Solar Developer Resources
Solar development within Pennsylvania must adhere to all applicable local and state laws and regulations. Grid-scale solar is an emerging market in Pennsylvania, and current guidance for addressing the development process those types of projects is provided below. These resources will be updated as new information becomes available.
For residential and commercial scale solar installations, specific requirements and regulations vary across different cities, boroughs, and townships, but many jurisdictions have used the information provided in the DVRPC Renewable Energy Ordinance Framework for Solar PV and the Western Pennsylvania Rooftop Solar Challenge Solar Installation Guidebook to craft ordinances and permitting requirements. Developers are encouraged to review these documents to gain a better understanding of the regulatory framework for residential and commercial scale solar development in Pennsylvania. A further discussion of these resources can be found in the Local Government section of this resource hub.
Local Permitting Requirements for Grid-Scale Solar
There are 67 counties and over 2,500 individual municipalities in Pennsylvania, each of which have autonomy in governing Subdivision and Land Use Development Ordinances (SALDO) and zoning and permitting requirements. Solar developers are encouraged to engage with local officials early in the project design process to review existing and proposed ordinances, understand community concerns, and make adjustments to projects as necessary.
DEP Permitting Requirements for Grid-Scale Solar
Given the diverse nature and scope of projects and environmental regulations in Pennsylvania, DEP developed the Permit Application Consultation Tool (PACT). This tool is intended for potential applicants who are considering siting a new project, including grid-scale solar, in Pennsylvania. It allows developers to quickly and easily determine which types of environmental permits, authorizations or notifications may be required for specific projects. PACT guides the user through a series of simple questions and provides information and links to permitting information for permits that may be required based on user responses. When submitted to DEP, the tool may serve as the foundation for a Pre-Application Conference/Meeting to discuss and verify the results and coordinate permits. Such meetings often result in significant savings of both time and resources especially when multiple permits or authorizations are needed.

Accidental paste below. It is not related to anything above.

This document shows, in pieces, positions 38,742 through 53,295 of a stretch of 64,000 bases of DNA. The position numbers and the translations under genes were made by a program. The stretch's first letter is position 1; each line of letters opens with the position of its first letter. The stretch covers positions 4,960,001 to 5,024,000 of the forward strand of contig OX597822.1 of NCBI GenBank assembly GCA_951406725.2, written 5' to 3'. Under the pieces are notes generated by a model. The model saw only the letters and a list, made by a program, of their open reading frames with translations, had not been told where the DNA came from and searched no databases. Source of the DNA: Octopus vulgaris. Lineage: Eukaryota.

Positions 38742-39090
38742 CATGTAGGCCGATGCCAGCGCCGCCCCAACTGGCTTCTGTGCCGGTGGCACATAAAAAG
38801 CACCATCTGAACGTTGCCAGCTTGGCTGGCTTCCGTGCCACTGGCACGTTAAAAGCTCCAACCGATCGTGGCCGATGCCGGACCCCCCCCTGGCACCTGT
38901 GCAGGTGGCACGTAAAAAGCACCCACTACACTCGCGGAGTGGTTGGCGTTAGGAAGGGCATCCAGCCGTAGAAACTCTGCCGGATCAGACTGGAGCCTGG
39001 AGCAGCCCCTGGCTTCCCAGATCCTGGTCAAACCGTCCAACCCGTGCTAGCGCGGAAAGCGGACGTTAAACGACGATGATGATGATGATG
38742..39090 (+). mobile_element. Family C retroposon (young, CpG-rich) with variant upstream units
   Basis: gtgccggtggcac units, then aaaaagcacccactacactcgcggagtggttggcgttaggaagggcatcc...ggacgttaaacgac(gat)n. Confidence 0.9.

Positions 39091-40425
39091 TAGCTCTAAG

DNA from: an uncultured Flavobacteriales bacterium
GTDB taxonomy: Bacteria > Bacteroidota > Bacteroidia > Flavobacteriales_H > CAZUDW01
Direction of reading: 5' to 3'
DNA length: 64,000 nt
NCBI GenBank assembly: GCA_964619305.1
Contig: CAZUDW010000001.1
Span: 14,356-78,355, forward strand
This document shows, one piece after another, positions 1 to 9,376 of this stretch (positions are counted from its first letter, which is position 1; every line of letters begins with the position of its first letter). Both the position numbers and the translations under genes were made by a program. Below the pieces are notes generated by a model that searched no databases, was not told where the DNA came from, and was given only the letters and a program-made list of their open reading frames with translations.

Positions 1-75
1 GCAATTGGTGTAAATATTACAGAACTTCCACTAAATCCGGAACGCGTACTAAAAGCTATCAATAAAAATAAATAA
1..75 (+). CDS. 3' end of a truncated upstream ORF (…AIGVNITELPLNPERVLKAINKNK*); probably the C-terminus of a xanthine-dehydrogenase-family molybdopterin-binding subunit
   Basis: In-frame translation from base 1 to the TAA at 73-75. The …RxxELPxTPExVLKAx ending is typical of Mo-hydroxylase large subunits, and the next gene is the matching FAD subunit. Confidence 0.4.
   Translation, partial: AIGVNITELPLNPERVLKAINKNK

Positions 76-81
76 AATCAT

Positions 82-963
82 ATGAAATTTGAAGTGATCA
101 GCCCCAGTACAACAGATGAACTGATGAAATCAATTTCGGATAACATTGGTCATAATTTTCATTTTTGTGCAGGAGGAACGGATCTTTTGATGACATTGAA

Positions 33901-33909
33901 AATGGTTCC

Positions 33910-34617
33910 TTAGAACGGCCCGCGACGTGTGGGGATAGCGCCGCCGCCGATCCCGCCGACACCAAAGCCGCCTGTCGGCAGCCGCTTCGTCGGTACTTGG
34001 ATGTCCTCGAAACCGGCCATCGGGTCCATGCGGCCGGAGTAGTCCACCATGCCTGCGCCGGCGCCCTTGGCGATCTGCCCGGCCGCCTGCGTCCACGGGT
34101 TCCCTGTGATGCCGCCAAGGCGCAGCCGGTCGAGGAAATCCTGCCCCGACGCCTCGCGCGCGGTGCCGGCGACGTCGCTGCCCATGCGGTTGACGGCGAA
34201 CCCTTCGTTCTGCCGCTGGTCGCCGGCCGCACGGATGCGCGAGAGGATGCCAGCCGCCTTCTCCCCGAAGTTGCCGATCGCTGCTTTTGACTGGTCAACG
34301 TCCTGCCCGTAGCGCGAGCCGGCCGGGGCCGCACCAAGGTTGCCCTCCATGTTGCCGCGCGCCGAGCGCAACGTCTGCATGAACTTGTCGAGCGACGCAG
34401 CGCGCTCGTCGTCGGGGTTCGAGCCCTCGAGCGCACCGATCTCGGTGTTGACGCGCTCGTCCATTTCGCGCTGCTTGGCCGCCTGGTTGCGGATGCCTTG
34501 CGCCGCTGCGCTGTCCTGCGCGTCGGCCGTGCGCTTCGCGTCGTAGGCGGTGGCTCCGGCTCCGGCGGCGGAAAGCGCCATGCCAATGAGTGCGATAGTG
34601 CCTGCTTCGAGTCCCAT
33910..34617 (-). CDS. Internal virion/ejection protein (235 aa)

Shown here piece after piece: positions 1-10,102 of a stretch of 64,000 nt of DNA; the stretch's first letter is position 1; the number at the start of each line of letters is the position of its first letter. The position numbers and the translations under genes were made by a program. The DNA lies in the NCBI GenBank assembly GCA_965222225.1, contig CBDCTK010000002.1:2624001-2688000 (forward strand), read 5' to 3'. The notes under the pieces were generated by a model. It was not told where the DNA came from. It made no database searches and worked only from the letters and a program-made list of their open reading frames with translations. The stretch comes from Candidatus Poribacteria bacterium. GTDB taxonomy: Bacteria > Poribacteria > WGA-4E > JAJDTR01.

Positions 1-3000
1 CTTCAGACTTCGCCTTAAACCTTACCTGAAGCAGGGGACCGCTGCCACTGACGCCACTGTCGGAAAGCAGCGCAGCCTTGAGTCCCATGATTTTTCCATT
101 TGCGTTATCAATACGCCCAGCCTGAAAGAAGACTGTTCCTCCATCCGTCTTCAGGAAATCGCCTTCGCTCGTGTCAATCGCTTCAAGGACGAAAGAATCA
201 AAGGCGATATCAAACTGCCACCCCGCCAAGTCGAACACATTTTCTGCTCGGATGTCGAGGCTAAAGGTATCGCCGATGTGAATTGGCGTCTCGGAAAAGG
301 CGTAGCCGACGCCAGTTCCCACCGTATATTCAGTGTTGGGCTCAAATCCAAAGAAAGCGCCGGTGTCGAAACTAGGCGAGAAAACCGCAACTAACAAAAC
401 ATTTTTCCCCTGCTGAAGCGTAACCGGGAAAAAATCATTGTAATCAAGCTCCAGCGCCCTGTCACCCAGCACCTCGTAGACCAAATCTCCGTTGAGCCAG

Although the PACT tool is designed to address permitting and regulatory requirements for all types of project construction or expansion, there are a number of topics that may be of particular concern to developers of grid-scale solar projects. These include:
- Stormwater Management: The DEP Bureau of Clean Water has developed a Chapter 102 Permitting for Solar Panel Farms FAQ to provide information around Erosion and Sedimentation permitting requirements for grid-scale solar projects that disturb more than one acre. This document provides the Department’s interpretations concerning applicability and implementation of National Pollution Discharge Elimination System (NPDES) permits for stormwater discharges associated with construction activities, including erosion and sediment control (E&S) and post-construction stormwater management (PCSM) for solar panel farms. In many counties, DEP partners with County Conservation Districts for the administration of Chapter 102 and associated Chapter 105 (Dam Safety and Waterway Management) permitting requirements. The FAQ document provides a framework within which DEP and delegated county conservation districts (CCDs) exercise administrative discretion.
- Development within Oil and Gas Sites: With a long history of development across the Commonwealth, operational and legacy oil and gas infrastructure will often be found on proposed sites for grid-scale solar developments, particularly in rural areas where this development is expected to occur. Although landowners may be aware of existing mineral development rights or the presence of operational or abandoned wells or pipelines on their property, there is still the potential for unknown rightsholders or infrastructure to impact the design and development of grid-scale solar projects. Although these concerns may be identified during a Pre-Application Conference/Meeting, developers are expected to conduct due diligence. The DEP Office of Oil and Gas Management recommends that solar developers perform the following activities at a minimum as part of the site evaluation and design process: